Author Interview: Katie Ward
Today I am delighted to welcome Katie Ward to the blog to talk about her writing process and what you can expect to see from her next – don’t miss my review of her debut novel, The Pretender!
About the Author:
Katie Ward always knew she wanted to write for a living. However, she was told by her careers advisor that “it might be more appropriate for you to work in a shop”. When Katie didn’t get the grades she needed to get into college, she negotiated a three month trial. After successfully completing the course she secured a place at her first choice university to study Journalism.
After realising she wanted to be an author, Katie moved to Dublin where she worked her way up from receptionist to Executive Assistant at Merrill Lynch. Katie continued to write in her spare time, submitting her short story into the “Do the Write Thing” competition being run by Irish TV show ‘Seoige and O’Shea’. This story was originally written when Katie was 14 after she was inspired by an article in her favourite teen magazine. Katie was the only non-Irish author selected to have her story published in an anthology of the same name which reached 19 in the Irish Best sellers List. Katie was also shortlisted for a competition judged by MAN Booker Prize winning author Roddy Doyle which was run by Metro Eireann newspaper.
Katie currently lives in Devon with her cat (aka ‘Her Royal Fluffiness’) where she sings in a community choir and has recently taken up Archery. Katie’s favourite author has been Roald Dahl since she was a child as she loves the dark edge he brings to his books. On the flip side though, Katie loves Disney, magic, unicorns and a good rom com film at the cinema with her friends.
- Thank you so much for agreeing to answer some questions! First of all, can you tell us a bit about how this story changed from your initial idea to the finished book?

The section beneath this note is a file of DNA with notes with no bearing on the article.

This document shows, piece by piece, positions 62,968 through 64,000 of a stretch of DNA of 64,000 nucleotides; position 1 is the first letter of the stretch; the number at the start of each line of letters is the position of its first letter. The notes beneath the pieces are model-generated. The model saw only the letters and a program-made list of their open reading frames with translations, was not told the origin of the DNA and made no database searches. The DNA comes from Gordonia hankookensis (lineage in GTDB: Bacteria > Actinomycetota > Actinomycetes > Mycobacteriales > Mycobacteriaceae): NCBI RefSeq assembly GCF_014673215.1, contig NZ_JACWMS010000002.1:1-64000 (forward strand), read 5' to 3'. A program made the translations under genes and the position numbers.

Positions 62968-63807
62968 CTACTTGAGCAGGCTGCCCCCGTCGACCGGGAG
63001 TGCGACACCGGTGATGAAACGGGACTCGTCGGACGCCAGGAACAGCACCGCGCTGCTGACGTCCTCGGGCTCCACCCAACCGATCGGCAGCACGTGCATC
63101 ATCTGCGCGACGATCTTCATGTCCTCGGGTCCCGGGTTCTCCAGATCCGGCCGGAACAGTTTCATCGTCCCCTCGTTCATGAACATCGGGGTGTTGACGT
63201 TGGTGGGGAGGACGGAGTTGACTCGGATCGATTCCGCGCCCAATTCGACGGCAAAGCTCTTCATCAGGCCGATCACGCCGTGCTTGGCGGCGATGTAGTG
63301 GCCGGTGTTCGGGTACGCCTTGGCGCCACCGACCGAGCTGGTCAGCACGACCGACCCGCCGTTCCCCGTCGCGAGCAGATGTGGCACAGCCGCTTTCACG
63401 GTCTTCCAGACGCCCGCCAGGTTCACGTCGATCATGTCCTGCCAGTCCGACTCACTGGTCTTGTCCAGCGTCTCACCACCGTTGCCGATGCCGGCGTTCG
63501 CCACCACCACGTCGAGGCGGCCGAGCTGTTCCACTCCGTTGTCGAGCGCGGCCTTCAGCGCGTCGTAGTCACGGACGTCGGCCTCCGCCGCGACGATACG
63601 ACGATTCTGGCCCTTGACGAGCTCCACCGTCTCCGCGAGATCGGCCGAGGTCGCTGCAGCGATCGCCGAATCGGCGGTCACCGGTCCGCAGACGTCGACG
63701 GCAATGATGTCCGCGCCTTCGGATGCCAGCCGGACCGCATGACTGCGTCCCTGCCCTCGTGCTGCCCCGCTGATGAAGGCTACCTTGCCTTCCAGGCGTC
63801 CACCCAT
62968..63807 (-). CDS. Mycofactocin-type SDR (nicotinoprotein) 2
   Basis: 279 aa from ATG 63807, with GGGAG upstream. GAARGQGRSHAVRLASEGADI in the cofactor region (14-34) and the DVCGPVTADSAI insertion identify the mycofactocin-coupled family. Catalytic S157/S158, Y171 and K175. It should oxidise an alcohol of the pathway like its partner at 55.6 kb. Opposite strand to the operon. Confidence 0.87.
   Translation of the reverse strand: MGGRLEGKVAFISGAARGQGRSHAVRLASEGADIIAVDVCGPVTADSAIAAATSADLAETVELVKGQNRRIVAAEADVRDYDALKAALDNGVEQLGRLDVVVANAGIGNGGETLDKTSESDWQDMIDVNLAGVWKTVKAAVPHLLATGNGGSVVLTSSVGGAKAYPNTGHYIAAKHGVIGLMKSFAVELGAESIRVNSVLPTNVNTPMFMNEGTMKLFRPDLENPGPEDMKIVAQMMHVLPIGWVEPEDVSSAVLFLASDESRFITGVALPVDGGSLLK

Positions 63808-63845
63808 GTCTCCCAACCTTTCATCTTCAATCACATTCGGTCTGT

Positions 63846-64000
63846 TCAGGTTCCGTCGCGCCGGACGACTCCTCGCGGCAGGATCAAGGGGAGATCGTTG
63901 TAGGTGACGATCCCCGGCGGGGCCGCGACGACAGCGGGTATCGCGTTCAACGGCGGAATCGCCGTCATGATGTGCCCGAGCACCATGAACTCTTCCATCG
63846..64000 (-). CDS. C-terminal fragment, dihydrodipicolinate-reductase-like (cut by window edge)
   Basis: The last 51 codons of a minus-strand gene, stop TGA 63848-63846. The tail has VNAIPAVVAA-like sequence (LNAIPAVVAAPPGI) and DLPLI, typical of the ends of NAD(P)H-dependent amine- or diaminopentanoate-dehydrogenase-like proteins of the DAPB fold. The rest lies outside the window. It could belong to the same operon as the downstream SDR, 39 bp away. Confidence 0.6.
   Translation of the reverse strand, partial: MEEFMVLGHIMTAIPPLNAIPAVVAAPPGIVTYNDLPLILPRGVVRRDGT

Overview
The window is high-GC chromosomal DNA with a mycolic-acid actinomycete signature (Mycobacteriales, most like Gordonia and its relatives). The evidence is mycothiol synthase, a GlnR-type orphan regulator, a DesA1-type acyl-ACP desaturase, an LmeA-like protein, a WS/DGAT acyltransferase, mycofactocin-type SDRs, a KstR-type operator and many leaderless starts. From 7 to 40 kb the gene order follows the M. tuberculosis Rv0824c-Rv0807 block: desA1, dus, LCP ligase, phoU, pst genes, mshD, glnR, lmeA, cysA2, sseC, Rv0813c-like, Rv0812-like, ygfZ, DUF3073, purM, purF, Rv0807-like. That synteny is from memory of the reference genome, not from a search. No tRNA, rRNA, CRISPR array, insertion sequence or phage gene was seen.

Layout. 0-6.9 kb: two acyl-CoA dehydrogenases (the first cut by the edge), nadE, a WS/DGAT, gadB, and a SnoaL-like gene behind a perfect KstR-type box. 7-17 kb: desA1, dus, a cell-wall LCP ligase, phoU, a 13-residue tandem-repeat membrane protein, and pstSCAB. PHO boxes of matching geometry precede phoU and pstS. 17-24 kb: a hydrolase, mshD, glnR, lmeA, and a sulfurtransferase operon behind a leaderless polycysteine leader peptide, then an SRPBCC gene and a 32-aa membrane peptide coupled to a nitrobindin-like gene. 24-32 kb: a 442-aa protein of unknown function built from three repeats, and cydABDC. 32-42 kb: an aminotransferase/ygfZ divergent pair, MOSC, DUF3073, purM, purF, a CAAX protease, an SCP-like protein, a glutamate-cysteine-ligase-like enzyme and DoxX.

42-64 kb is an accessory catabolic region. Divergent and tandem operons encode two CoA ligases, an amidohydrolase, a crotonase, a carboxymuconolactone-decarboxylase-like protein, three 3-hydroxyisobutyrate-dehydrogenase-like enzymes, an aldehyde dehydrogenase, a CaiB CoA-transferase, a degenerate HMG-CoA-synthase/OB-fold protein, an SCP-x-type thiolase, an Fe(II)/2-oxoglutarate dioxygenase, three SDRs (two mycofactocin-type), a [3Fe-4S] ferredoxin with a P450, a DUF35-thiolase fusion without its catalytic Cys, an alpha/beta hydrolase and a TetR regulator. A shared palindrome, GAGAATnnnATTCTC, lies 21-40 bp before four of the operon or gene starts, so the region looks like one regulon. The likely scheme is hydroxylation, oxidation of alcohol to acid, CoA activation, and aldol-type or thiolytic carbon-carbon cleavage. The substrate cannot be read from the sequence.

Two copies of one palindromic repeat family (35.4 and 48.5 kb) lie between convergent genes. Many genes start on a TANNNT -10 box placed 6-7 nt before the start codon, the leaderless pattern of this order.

The book has changed significantly since my initial idea. Originally, I was looking at basing it in the UK and re-imagining the British Royal family but I disliked that idea because our monarchy is too established. That is why I set it in France. Originally, Frederick was the Prince of Denmark but this had to change when I realised that there was in fact a monarchy in Denmark and coincidentally the Prince was called Frederic. There is a small pool of “Royal” names which made naming my characters quite tricky. When I first came up with the idea, someone was going to find out Isabella’s true identity leading to her being kidnapped and an attempt made to kill her but I didn’t feel it suited the way the novel was developing so I didn’t include that.
My work does tend to have a darker feel to it ordinarily but I’ve tried to keep it lighter for this first novel.
- What was it about the ending of Mark Twain’s Pretender that made you want to re-imagine the story?
In the original story, the characters accidentally switch places and when they come to resolve the situation the pauper (Tom Canty) goes back to live as a Pauper in Cheapside in London. But this always felt very unsatisfying. I understand they may not have been friends but I felt that there would have been some interest in him due to his association with the royal family. As a reader, I wanted to know what happened next. It always felt unfinished.
(I love imagining how a story could end differently and have often rewritten or re-imagined the ending or continuation of favourite books like this. I guess I feel like the book belongs completely to the author when they are writing it, but each reader brings something of themself to the story so the book changes with every reading.)
- What is your writing process like? E.g. where do you write, snacks to keep you going, tips for aspiring writers.